The metallic-glass rod before heating and shaping (left); the molded part (middle); the final part trimmed of excess material (right). Credit: Marios D. Demetriou
(PhysOrg.com) — Stronger than steel or titanium — and just as tough — metallic glass is an ideal material for everything from cell-phone cases to aircraft parts. Now, researchers at the California Institute of Technology have developed a new technique that allows them to make metallic-glass parts utilizing the same inexpensive processes used to produce plastic parts. With this new method, they can heat a piece of metallic glass at a rate of a million degrees per second and then mold it into any shape in just a few milliseconds.
“We’ve redefined how you process metals,” says William Johnson, the Ruben F. and Donna Mettler Professor of Engineering and Applied Science. “This is a paradigm shift in metallurgy.” Johnson leads a team of researchers who are publishing their findings in the May 13 issue of the journal Science.
“We’ve taken the economics of plastic manufacturing and applied it to a metal with superior engineering properties,” he says. “We end up with inexpensive, high-performance, precision net-shape parts made in the same way plastic parts are made—but made of a metal that’s 20 times stronger and stiffer than plastic.” A net-shape part is a part that has acquired its final shape.
Metallic glasses, which were first discovered at Caltech in 1960 and later produced in bulk form by Johnson’s group in the early 1990s, are not transparent like window glass. Rather, they are metals with the disordered atomic structure of glass. While common glasses are generally strong, hard, and resistant to permanent deformation, they tend to easily crack or shatter. Metals tend to be tough materials that resist cracking and brittle fracture—but they have limited strength. Metallic glasses, Johnson says, have an exceptional combination of both the strength associated with glass and the toughness of metals.
To make useful parts from a metallic glass, you need to heat the material until it reaches its glass-transition phase, at about 500 degrees C. The material softens and becomes a thick liquid that can be molded and shaped. In this liquid state, the atoms tend to spontaneously arrange themselves to form crystals. Solid glass is formed when the molten material refreezes into place before its atoms have had enough time to form crystals. By avoiding crystallization, the material keeps its amorphous structure, which is what makes it strong.
Common window glass and certain plastics take from minutes to hours—or longer—to crystallize in this molten state, providing ample time for them to be molded, shaped, cooled, and solidified. Metallic glasses, however, crystallize almost immediately once they are heated to the thick-liquid state. Avoiding this rapid crystallization is the main challenge in making metallic-glass parts.
Previously, metallic-glass parts were produced by heating the metal alloy above the melting point of the crystalline phase—typically over 1,000 degrees C. Then, the molten metal is cast into a steel mold, where it cools before crystallizing. But problems arise because the steel molds are usually designed to withstand temperatures of only around 600 degrees C. As a result, the molds have to be frequently replaced, making the process rather expensive. Furthermore, at 1,000 degrees C, the liquid is so fluid that it tends to splash and break up, creating parts with flow defects.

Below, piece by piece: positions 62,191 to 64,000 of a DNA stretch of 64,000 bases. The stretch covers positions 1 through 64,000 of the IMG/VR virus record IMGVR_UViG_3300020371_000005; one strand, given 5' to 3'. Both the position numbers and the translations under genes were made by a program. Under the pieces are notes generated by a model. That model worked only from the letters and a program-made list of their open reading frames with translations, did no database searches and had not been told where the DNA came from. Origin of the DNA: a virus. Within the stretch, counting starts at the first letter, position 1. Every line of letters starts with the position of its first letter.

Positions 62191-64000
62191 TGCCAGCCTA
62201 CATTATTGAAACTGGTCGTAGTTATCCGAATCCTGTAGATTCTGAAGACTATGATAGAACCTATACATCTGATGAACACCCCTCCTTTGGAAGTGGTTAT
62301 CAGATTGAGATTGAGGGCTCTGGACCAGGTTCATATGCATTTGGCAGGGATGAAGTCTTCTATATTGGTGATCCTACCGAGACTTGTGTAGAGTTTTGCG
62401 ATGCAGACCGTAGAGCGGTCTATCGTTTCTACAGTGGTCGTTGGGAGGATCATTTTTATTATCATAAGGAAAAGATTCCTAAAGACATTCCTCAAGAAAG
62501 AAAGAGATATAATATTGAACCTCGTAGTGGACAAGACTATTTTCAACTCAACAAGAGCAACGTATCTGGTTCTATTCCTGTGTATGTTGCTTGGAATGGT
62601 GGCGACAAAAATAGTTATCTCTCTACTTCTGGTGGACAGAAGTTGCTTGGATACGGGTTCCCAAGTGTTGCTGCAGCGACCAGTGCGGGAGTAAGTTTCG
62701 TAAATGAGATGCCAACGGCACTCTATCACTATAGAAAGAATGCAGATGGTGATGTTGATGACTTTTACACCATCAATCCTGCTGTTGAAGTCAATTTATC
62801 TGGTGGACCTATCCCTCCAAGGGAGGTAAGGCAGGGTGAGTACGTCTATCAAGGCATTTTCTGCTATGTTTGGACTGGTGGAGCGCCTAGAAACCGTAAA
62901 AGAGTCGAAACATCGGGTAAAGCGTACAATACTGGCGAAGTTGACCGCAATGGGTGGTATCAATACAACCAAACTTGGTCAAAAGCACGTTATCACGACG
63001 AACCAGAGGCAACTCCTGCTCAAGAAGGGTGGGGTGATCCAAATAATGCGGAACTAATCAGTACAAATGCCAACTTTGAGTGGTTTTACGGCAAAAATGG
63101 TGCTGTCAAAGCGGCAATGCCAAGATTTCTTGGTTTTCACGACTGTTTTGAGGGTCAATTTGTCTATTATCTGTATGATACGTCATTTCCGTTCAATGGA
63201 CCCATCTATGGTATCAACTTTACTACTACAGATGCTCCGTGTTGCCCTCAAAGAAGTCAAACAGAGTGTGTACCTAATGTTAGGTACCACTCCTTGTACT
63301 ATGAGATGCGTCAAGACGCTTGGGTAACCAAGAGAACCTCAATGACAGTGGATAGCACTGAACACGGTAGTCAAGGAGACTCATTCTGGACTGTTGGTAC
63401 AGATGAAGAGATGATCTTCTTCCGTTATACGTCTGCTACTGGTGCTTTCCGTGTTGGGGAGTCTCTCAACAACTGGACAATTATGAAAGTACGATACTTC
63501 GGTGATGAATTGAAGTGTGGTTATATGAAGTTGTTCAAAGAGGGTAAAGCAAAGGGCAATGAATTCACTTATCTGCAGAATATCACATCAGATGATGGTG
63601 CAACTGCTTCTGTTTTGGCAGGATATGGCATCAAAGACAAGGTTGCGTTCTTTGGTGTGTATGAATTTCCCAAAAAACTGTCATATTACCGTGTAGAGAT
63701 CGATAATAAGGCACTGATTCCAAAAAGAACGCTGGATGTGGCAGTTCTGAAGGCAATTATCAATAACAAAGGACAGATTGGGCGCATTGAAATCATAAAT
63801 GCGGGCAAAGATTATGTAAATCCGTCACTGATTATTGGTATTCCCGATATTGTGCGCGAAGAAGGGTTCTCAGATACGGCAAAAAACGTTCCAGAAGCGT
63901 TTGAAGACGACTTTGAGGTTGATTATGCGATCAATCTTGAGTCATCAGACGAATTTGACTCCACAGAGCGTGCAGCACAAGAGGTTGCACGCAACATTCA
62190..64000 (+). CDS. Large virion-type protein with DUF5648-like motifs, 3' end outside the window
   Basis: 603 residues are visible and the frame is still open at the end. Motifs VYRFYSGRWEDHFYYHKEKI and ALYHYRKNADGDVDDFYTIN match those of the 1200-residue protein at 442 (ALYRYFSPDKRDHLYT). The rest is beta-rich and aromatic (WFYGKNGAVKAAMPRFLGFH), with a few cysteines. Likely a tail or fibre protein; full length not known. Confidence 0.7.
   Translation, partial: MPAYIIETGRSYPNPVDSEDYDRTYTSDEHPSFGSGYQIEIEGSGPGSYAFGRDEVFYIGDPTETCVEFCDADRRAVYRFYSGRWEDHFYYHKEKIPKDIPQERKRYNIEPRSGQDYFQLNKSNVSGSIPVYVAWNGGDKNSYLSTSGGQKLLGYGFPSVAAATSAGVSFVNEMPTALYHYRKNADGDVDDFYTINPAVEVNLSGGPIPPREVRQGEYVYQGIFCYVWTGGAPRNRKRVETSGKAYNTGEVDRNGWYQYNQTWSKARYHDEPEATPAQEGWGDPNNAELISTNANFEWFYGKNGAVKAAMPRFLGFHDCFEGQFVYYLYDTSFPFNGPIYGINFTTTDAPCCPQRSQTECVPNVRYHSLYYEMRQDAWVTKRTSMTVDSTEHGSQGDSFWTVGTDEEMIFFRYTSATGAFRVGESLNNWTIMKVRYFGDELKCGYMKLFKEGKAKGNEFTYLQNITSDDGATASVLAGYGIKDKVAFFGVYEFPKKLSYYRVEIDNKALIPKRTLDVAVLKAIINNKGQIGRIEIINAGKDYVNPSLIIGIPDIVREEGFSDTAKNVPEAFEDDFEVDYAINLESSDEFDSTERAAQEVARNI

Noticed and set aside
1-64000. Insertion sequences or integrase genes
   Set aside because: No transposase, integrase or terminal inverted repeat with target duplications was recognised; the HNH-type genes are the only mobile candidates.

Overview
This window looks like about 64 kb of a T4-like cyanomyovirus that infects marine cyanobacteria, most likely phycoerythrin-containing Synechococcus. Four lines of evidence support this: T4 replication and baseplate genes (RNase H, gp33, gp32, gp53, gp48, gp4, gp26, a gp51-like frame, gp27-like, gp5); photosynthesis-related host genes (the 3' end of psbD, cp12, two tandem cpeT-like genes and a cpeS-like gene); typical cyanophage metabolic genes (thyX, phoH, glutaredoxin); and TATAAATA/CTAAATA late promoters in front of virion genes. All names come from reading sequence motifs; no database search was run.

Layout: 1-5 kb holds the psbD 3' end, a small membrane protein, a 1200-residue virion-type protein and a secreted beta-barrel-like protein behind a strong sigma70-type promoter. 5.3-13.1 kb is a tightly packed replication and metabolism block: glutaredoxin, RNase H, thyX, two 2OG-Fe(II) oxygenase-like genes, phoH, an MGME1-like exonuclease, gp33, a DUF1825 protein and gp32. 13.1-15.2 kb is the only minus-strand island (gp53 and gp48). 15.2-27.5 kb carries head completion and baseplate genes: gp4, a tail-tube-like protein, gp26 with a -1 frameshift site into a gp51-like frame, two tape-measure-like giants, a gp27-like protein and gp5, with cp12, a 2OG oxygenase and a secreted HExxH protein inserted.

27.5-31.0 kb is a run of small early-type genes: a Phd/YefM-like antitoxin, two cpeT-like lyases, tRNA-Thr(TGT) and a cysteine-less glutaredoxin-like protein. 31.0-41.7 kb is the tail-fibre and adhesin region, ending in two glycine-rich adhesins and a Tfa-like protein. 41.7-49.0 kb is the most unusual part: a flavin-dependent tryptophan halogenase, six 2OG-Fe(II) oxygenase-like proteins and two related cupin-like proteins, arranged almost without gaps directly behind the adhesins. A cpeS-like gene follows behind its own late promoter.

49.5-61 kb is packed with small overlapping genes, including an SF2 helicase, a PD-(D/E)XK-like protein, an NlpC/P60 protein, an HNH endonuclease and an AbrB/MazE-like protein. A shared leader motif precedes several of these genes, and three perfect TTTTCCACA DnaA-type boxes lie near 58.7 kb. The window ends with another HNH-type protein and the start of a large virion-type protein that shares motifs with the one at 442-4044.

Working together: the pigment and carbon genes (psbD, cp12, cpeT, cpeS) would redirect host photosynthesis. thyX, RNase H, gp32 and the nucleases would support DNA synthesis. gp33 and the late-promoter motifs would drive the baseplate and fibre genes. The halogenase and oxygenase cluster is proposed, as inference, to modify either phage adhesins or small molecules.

If the solid metallic glass is heated to about 500 degrees C, it reaches the same fluidity that liquid plastic needs to have when it’s processed. But it takes time for heat to spread through a metallic glass, and by the time the material reaches the proper temperature throughout, it has already crystallized.
So the researchers tried a new strategy: to heat and process the metallic glass extremely quickly. Johnson’s team discovered that, if they were fast enough, they could heat the metallic glass to a liquid state that’s fluid enough to be injected into a mold and allowed to freeze—all before it could crystallize.
To heat the material uniformly and rapidly, they used a technique called ohmic heating. The researchers fired a short and intense pulse of electrical current to deliver an energy surpassing 1,000 joules in about 1 millisecond—about one megawatt of power—to heat a small rod of the metallic glass.
The current pulse heats the entire rod—which was 4 millimeters in diameter and 2 centimeters long—at a rate of a million degrees per second. “We uniformly heat the glass at least a thousand times faster than anyone has before,” Johnson says. Taking only about half a millisecond to reach the right temperature, the now-softened glass could be injected into a mold and cooled—all in milliseconds. To demonstrate the new method, the researchers heated a metallic-glass rod to about 550 degrees C and then shaped it into a toroid in less than 40 milliseconds. Despite being formed in open air, the molded toroid is free of flow defects and oxidation.
In addition, this process allows researchers to study these materials in their molten states, which was never before possible. For example, by heating the material before it can crystallize, researchers can examine the crystallization process itself on millisecond time scales. The new technique, called rapid discharge forming, has been patented and is being developed for commercialization, Johnson says. In 2010, he and his colleagues started a company, Glassimetal Technology, to commercialize novel metallic-glass alloys using this kind of plastic-forming technology.